Poor glycemic control linked to heart failure risk


Improved glycemic control may help prevent heart failure, according to a study recently published in The Lancet.

Improved glycemic control may help prevent heart failure, according to a recent study published in The Lancet.

The study enrolled 20,985 patients with type 1 diabetes to assess variables associated with cardiovascular disease, including age, sex, duration of diabetes, HbA1c, body mass index, systolic and diastolic blood pressure, LDL and HDL cholesterol, and smoking status.

Investigators identified the cohort of patients with type 1 diabetes from the Swedish National Diabetes Registry (NDR). Patients 18 years of age or older with no known history of heart failure were registered between January, 1998, and December, 2003. The patients were followed from their first inclusion in the NDR in 1998 to 2003, until hospital admission with a primary or secondary discharge diagnosis for heart failure, death, or the end of follow-up Dec. 31, 2009.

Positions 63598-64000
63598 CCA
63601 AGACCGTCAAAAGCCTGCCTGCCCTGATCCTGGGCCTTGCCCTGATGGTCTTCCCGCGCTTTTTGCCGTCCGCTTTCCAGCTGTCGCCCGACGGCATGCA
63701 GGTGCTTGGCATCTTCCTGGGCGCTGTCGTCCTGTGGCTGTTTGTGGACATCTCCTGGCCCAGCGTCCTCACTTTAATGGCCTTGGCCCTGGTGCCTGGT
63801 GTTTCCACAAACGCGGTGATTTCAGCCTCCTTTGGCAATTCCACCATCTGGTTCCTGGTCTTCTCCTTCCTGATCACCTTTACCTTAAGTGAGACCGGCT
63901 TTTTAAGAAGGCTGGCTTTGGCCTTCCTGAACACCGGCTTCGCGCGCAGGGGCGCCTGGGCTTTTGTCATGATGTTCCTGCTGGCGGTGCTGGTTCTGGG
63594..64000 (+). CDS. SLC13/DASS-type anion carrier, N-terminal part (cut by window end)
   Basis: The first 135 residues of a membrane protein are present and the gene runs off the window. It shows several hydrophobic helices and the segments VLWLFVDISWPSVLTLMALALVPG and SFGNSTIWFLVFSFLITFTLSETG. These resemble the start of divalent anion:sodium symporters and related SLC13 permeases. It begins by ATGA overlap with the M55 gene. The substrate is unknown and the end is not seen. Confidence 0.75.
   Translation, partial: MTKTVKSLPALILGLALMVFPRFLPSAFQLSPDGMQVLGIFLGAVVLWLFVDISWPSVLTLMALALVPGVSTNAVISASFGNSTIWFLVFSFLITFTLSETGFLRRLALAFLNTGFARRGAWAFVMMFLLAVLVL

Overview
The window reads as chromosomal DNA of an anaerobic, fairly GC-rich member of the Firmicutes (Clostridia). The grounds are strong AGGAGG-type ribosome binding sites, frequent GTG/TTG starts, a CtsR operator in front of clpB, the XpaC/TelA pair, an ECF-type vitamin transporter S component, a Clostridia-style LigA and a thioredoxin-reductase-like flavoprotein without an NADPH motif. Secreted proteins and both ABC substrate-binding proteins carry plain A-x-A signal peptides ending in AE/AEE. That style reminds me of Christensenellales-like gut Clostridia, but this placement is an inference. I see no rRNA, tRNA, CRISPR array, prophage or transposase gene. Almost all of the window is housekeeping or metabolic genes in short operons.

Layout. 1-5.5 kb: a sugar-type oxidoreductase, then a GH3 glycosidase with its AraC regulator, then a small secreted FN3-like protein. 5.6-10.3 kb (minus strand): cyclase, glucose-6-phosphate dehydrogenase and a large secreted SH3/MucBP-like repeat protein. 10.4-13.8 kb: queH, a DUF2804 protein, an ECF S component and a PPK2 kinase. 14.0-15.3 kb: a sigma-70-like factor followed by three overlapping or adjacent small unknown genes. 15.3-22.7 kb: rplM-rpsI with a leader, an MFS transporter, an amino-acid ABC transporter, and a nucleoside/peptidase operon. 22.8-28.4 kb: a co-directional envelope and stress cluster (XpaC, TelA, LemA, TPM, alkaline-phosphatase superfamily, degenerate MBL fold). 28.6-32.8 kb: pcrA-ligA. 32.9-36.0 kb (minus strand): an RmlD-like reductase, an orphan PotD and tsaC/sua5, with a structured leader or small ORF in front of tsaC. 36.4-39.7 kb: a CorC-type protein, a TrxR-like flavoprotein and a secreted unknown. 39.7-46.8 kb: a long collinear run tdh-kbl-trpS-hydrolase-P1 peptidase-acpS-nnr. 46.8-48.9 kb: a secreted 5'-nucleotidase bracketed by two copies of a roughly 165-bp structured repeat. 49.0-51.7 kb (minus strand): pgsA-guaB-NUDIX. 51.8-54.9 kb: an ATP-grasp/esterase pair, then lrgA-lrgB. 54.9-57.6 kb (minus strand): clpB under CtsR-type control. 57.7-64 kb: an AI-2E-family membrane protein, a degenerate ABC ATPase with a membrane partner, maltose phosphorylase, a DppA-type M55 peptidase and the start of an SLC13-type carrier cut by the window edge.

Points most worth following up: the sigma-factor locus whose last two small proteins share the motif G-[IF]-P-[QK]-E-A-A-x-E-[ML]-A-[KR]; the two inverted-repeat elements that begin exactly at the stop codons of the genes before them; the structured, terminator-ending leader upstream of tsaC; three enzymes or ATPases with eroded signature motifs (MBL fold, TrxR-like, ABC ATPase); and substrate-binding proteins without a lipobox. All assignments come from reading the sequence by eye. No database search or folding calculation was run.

The study revealed 2 key findings. First, 635 (3%) patients had to be admitted to the hospital for heart failure, with an incidence of 3.38 events per 1,000 patient-years. In addition, patients with an HbA1c of at least 10.5% had a risk of heart failure 4 times greater than did those with an HbA1c of less than 6.5%. In the analysis of mean HbA1c as a continuous variable, each 1% increase was associated with a 30% higher risk of heart failure during follow-up, independent of other risk factors for heart failure.

The authors noted the high incidence of heart failure among study participants, despite the relatively youthful mean age at inclusion (38.6 years), and suggested that the substantially increased risk resulting from poor glycemic control indicates an independent role of glycemic control in the pathogenesis of heart failure.

“Because treatment for heart failure improves survival and quality of life, clinicians should be observant of signs of heart failure in management of patients with type 1 diabetes, starting at an early stage,” the report stated.

The study was supported by an unrestricted grant from AstraZeneca, Novo Nordisk Scandinavia, the Swedish Heart and Lung Foundation, and the Swedish Research Council. The authors stated that supporting organizations had no involvement in protocol design, data collection, data analysis, data interpretation, writing of the report, or the decision to submit the report for publication.

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